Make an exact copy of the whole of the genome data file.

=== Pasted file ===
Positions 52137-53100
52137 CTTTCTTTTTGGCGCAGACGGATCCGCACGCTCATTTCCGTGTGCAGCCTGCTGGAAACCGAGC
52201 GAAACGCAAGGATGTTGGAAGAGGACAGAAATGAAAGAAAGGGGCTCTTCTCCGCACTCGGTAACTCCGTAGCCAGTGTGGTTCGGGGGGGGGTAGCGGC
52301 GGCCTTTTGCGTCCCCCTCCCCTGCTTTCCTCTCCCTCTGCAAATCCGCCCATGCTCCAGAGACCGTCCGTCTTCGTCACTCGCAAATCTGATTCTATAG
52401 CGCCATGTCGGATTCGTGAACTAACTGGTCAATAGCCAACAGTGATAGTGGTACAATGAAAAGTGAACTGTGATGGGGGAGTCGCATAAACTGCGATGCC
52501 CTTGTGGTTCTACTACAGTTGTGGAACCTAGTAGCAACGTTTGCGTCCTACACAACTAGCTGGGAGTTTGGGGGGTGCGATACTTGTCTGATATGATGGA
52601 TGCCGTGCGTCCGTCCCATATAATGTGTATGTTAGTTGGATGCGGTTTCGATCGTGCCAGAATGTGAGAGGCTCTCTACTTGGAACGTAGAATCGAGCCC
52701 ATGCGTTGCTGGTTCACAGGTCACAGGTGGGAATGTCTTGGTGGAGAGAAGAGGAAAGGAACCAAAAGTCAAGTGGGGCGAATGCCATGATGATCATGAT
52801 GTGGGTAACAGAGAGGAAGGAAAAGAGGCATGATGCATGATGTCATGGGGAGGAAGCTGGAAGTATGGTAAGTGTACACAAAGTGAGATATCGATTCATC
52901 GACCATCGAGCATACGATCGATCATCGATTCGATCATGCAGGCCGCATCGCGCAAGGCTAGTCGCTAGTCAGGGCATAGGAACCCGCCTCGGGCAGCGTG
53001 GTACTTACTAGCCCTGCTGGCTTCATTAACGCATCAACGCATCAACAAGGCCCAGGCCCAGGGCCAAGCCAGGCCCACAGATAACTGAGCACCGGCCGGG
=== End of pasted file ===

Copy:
Positions 52137-53100
52137 CTTTCTTTTTGGCGCAGACGGATCCGCACGCTCATTTCCGTGTGCAGCCTGCTGGAAACCGAGC
52201 GAAACGCAAGGATGTTGGAAGAGGACAGAAATGAAAGAAAGGGGCTCTTCTCCGCACTCGGTAACTCCGTAGCCAGTGTGGTTCGGGGGGGGGTAGCGGC
52301 GGCCTTTTGCGTCCCCCTCCCCTGCTTTCCTCTCCCTCTGCAAATCCGCCCATGCTCCAGAGACCGTCCGTCTTCGTCACTCGCAAATCTGATTCTATAG
52401 CGCCATGTCGGATTCGTGAACTAACTGGTCAATAGCCAACAGTGATAGTGGTACAATGAAAAGTGAACTGTGATGGGGGAGTCGCATAAACTGCGATGCC
52501 CTTGTGGTTCTACTACAGTTGTGGAACCTAGTAGCAACGTTTGCGTCCTACACAACTAGCTGGGAGTTTGGGGGGTGCGATACTTGTCTGATATGATGGA
52601 TGCCGTGCGTCCGTCCCATATAATGTGTATGTTAGTTGGATGCGGTTTCGATCGTGCCAGAATGTGAGAGGCTCTCTACTTGGAACGTAGAATCGAGCCC
52701 ATGCGTTGCTGGTTCACAGGTCACAGGTGGGAATGTCTTGGTGGAGAGAAGAGGAAAGGAACCAAAAGTCAAGTGGGGCGAATGCCATGATGATCATGAT
52801 GTGGGTAACAGAGAGGAAGGAAAAGAGGCATGATGCATGATGTCATGGGGAGGAAGCTGGAAGTATGGTAAGTGTACACAAAGTGAGATATCGATTCATC
52901 GACCATCGAGCATACGATCGATCATCGATTCGATCATGCAGGCCGCATCGCGCAAGGCTAGTCGCTAGTCAGGGCATAGGAACCCGCCTCGGGCAGCGTG
53001 GTACTTACTAGCCCTGCTGGCTTCATTAACGCATCAACGCATCAACAAGGCCCAGGCCCAGGGCCAAGCCAGGCCCACAGATAACTGAGCACCGGCCGGG